Enough, enough to kill?
The mystery mushroom is a giant oyster mushroom (domo domo santos for woah! MushWorld). It reminded me of the $30 a pop matsutake and how in ad world they’d be grilled over charcoal, amongst autumn leaves, and washed down with Kirin Ichiban Shibori.
No such time luxury so second choice was that I really liked enoki mushrooms wrapped in bacon. Handily I still had some venison prosciutto from my trip down south that I could use instead. This left me choosing between Italian and Japanese for the additional flavour and I settled on olive oil.
Wrapped the mushrooms with the prosciutto, a bit of oil under in the dish, a little more on top and then put in a 170C oven, letting the prosciutto get crispy for 10 minutes. It was then covered with foil to keep the moisture in and cooked for another 25 minutes.
Mushrooms have very characterstic tastes and seem to have their own unique textures. They gave off a lovely honey smell but the taste lacked enough meatiness to counteract the sponginess. I’d like to try them just with soy but I think the answer lies in a smaller bite, perhaps by slicing them lengthwise.
Desperate Restaurant notes: The Asian mushroom is given a fresh Italian fusion approach with the use of prosciutto and extra virgin olive oil. Venison gives that perfect dash of huntsman exotica with a bold stroke of antler virility. Linear forms match with curves. Earthy tones hint at winter. Crunch meets mush.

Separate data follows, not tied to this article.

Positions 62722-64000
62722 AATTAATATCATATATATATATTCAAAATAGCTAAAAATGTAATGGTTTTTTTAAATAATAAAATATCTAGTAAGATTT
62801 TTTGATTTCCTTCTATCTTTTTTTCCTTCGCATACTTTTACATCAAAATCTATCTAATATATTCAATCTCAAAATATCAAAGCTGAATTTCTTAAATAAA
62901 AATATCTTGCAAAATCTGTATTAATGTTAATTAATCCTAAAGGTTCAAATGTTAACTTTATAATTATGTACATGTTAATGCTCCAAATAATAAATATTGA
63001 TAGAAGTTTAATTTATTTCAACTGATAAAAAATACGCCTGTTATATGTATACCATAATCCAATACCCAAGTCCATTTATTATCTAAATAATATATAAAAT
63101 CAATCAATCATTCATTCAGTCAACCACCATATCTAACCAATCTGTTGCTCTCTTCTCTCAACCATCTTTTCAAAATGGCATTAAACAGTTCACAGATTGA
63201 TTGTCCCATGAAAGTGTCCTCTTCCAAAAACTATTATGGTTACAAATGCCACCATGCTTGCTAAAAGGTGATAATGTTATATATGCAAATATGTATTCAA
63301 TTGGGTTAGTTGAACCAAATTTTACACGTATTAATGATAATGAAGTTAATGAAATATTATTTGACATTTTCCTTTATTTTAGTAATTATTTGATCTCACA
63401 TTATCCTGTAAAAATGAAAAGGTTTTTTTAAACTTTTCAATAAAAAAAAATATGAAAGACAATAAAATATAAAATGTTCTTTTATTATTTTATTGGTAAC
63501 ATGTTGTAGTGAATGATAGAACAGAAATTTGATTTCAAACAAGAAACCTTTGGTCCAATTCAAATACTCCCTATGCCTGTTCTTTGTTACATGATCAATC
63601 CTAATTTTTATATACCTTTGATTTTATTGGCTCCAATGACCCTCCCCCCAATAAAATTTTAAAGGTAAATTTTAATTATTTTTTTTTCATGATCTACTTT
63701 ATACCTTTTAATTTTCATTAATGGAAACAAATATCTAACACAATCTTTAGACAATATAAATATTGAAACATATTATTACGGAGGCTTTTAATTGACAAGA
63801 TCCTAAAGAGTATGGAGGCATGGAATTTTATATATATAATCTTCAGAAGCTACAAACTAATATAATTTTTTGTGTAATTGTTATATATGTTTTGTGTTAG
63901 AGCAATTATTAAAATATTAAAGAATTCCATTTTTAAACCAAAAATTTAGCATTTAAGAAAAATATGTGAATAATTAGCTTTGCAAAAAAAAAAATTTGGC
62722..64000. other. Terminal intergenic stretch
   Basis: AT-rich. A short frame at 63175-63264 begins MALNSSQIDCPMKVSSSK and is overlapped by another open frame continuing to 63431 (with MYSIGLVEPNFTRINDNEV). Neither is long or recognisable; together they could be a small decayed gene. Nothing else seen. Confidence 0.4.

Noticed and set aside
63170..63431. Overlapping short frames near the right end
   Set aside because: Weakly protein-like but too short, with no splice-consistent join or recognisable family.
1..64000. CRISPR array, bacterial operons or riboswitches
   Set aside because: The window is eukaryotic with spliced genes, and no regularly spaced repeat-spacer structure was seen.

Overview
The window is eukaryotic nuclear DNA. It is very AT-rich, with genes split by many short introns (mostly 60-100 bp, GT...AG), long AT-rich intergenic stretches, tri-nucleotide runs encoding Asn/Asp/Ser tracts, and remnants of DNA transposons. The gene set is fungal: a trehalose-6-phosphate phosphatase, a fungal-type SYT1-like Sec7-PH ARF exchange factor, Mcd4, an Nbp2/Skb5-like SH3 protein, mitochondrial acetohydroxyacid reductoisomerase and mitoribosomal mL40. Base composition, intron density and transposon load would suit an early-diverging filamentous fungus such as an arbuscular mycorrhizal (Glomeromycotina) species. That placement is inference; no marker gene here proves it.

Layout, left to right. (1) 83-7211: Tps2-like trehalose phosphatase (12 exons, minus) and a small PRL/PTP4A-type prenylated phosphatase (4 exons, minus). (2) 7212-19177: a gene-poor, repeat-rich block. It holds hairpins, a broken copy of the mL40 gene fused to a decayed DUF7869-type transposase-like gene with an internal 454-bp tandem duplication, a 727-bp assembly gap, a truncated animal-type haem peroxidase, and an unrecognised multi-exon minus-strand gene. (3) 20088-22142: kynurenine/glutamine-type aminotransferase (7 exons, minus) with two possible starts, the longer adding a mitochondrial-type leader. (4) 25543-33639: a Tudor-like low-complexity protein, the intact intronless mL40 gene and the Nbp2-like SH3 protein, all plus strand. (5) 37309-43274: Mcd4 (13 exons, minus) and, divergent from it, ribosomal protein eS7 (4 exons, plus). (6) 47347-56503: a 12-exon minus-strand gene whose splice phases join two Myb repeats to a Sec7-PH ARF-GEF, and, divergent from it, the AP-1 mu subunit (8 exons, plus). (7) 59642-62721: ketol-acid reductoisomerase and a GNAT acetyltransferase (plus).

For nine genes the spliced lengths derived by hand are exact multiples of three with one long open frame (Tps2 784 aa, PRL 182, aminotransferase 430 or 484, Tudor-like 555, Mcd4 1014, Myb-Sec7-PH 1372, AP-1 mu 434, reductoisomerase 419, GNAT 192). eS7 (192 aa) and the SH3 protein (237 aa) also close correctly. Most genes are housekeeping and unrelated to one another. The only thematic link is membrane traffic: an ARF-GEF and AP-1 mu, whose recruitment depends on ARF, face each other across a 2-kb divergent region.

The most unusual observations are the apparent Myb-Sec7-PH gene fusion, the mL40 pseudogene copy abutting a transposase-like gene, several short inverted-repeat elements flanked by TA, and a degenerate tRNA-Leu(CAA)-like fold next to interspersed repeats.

Got these mushrooms at the Subiaco Station Street markets on Sunday. The last time I threw caution to the wind, I found myself sitting on my own a photobooth in Yokohama at 4 in the morning. Sensible me therefore asks if anybody has got any idea what they are and the best way to cook them?
If these people can cook as well as they blog, I’m ruined. Some quality Friday arvo Australian food reading for you…
Excellence in amusement with Sedgwick with As the legendary chinese philosopher Darrell Lea once said … every Rocky Road contains marshmallow and at ALBINO -()- NEUTRINO -() there is “Tiger Prawn Jambalaya”.
More info truffles at Barista with the pie resurrected and gigantic
Mark bleeds for science and commerce in Guinea Piggery – it’s all for science, and a free box of wheaties.
Canadians are simply the lost Northern tribe of Aussies What the Wagyu?. They are eating Sydney as we speak.
A late posting but visual content buzzers were buzzing
Had lunch while at Augusta at Clairault Wines. My
veal venison shank was exceptionally enjoyable but I’ve just realised I can’t remember whether the shanks were vension or veal [venison!]. I was thrown by the use of faro . Thought it was barley, which I’ve not had for quite a while. Enjoyed it so I might use it instead of Puy lentils some time in the future. It was the pick of the bunch as the other meals were a shade miserly and three tortellini for a main was taking liberties my son.
The wines are good but no notes as I’d shut down my wine sensors as I was skipper. Aye bloody aye.
Update:got on the blower and the nice lady at Clairault told me it was venison. Cheers.
If you’ve a digital camera and a tendency to hoard, you might want to have a rattle around in the cupboard and get into this at umami.
Sister said she fell in love with her husband at a party because of his cowboy boots and his blender. Go figure.
Ethically deficient, any “good” action by myself has been shaped by my earliest reading experience with Beano comics. The rules in this universe are as such:
- Good actions shall be unimposing or unwitting
- They will be followed by “Zoiks! A fiver!”